CRISPR-designing AIs, unlike chatbots like ChatGPT that are trained on text, are developed using extensive biological data including protein and genome sequences to understand natural genetic patterns, which is then used to design entirely new genetic sequences. (Source: Image by RR)

From Sci-Fi to Reality: AI-Powered CRISPR Could Rewrite Human DNA

Researchers are making strides in creating new gene-editing tools using generative artificial intelligence (AI), potentially surpassing the capabilities of natural CRISPR systems. A team has utilized a protein language model, trained on millions of protein sequences, to design new CRISPR proteins that demonstrate functionality in laboratory settings. This development, as noted in, signifies a breakthrough in the ability to design sophisticated gene-editing tools that could address the limitations of naturally occurring systems.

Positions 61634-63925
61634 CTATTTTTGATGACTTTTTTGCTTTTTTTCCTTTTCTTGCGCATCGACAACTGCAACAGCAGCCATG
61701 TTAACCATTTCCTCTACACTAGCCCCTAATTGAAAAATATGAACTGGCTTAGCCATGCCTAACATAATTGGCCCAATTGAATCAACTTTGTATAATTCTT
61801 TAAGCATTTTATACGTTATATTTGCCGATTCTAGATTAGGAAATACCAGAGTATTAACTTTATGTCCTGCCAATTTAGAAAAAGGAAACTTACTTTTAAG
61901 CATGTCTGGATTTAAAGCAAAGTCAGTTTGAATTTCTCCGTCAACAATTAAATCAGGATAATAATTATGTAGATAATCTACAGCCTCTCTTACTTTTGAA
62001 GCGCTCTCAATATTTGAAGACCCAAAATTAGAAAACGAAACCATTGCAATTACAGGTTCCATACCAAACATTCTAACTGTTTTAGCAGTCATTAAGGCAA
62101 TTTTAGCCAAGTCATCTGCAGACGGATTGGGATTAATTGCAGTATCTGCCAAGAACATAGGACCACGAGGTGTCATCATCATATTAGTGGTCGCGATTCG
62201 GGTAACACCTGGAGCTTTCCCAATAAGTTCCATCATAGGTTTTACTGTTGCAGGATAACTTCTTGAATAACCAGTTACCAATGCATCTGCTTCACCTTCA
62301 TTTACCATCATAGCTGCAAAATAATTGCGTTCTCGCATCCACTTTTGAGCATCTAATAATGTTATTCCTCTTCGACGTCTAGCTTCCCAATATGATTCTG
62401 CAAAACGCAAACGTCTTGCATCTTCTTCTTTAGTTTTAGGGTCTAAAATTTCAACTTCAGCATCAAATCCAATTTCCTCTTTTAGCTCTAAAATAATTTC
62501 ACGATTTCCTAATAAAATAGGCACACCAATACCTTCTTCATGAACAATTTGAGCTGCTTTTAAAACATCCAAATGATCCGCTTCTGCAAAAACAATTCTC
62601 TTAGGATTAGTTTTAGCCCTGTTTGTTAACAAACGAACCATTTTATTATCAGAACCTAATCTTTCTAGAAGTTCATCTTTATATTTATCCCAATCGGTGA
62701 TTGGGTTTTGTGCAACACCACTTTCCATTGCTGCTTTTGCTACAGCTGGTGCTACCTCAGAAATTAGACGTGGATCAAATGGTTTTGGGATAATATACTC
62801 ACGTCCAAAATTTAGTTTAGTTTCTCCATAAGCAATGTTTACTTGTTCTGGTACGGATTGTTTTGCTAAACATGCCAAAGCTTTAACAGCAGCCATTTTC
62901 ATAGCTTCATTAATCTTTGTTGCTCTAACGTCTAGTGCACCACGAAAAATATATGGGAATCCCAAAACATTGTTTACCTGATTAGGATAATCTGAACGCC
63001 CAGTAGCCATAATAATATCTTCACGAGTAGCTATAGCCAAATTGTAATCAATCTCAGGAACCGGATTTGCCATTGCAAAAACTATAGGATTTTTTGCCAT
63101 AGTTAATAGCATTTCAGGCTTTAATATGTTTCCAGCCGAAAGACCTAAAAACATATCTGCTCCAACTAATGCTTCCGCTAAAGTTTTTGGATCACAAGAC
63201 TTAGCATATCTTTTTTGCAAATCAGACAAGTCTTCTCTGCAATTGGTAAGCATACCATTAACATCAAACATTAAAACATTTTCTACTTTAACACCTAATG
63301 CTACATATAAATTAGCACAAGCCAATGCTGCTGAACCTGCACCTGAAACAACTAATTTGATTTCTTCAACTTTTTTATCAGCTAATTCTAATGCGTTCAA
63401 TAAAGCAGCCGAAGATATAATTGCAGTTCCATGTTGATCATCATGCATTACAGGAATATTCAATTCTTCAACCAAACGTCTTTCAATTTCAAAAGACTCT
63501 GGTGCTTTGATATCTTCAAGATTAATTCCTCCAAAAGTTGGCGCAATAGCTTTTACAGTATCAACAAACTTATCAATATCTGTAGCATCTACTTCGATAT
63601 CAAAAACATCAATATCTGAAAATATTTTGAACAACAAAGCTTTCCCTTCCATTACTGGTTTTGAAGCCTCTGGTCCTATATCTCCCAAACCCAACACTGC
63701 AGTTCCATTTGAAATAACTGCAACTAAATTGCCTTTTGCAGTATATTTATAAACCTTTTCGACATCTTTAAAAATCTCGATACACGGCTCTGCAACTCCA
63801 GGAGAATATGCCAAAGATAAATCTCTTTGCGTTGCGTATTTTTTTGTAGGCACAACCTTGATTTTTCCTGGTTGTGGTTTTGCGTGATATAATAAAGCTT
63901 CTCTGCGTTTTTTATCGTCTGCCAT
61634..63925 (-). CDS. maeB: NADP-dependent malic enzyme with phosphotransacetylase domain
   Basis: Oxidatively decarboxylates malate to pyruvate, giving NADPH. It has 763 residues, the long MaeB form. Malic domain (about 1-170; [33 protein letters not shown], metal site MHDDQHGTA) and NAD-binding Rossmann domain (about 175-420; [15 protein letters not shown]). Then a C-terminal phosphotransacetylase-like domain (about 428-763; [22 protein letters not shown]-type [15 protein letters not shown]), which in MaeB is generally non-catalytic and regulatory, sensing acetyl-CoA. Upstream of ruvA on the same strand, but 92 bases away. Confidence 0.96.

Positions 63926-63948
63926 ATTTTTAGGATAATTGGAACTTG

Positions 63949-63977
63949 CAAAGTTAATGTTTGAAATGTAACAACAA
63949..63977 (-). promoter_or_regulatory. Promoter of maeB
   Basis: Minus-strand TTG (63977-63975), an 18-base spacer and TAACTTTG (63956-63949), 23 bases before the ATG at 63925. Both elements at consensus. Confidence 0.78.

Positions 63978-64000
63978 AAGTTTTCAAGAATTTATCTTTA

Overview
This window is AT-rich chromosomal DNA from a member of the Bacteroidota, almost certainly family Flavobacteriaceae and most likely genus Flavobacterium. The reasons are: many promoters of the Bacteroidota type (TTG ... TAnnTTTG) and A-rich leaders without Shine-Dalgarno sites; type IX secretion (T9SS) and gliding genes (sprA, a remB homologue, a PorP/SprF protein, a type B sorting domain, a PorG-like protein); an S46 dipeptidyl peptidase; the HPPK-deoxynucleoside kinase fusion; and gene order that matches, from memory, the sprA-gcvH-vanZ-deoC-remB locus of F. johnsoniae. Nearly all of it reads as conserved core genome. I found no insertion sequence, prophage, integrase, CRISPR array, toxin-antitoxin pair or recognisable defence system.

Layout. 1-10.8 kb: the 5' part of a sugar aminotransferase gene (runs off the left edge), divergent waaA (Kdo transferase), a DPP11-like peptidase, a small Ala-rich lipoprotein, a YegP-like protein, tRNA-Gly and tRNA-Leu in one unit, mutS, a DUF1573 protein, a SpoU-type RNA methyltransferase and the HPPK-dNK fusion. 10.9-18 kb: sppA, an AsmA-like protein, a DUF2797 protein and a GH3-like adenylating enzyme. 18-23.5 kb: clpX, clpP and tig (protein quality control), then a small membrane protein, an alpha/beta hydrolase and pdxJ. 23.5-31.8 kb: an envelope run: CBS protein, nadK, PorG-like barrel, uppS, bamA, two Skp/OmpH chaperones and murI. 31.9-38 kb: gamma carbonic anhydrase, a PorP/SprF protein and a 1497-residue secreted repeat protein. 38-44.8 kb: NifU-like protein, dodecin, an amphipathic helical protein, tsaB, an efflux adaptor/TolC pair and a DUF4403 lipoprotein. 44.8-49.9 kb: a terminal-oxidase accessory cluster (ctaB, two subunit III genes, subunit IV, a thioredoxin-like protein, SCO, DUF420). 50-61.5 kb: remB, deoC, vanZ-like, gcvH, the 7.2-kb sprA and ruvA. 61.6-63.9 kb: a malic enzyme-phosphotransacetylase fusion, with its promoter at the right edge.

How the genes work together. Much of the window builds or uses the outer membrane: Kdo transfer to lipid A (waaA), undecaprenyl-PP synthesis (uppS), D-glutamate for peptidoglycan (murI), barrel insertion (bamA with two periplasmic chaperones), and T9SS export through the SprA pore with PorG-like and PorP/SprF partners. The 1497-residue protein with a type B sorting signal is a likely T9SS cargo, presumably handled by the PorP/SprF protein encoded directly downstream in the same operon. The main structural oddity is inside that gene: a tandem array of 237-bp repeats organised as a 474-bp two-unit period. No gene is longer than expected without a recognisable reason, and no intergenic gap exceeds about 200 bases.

The AI models used for designing these CRISPR systems are trained on vast databases of genetic material, enabling them to generate novel protein and RNA sequences that form effective gene-editing systems. These AI-generated systems include a notable variant called OpenCRISPR-1, which has shown comparable efficiency to widely used CRISPR-Cas9 systems in precise DNA editing while reducing off-target effects. This model represents a significant advancement in the precision and safety of gene-editing capabilities.

In addition to improving the technical performance of gene-editing tools, AI-designed CRISPR systems offer potential for broader accessibility and application. The OpenCRISPR-1 molecule, for instance, is available for unrestricted use, which contrasts with some patented gene-editing tools. This openness could facilitate wider research and development efforts across various scientific fields, including medicine.

The broader implication of AI in gene editing points towards a future where customized gene therapies are more precise and tailored to individual medical needs. As AI technology continues to evolve, it opens up possibilities for developing gene-editing tools that are not only more effective than those currently available but also more adaptable to complex medical applications. Researchers are optimistic about partnering with biomedical companies to test these AI-generated CRISPR systems in therapeutic contexts, highlighting the potential of AI to revolutionize gene therapy.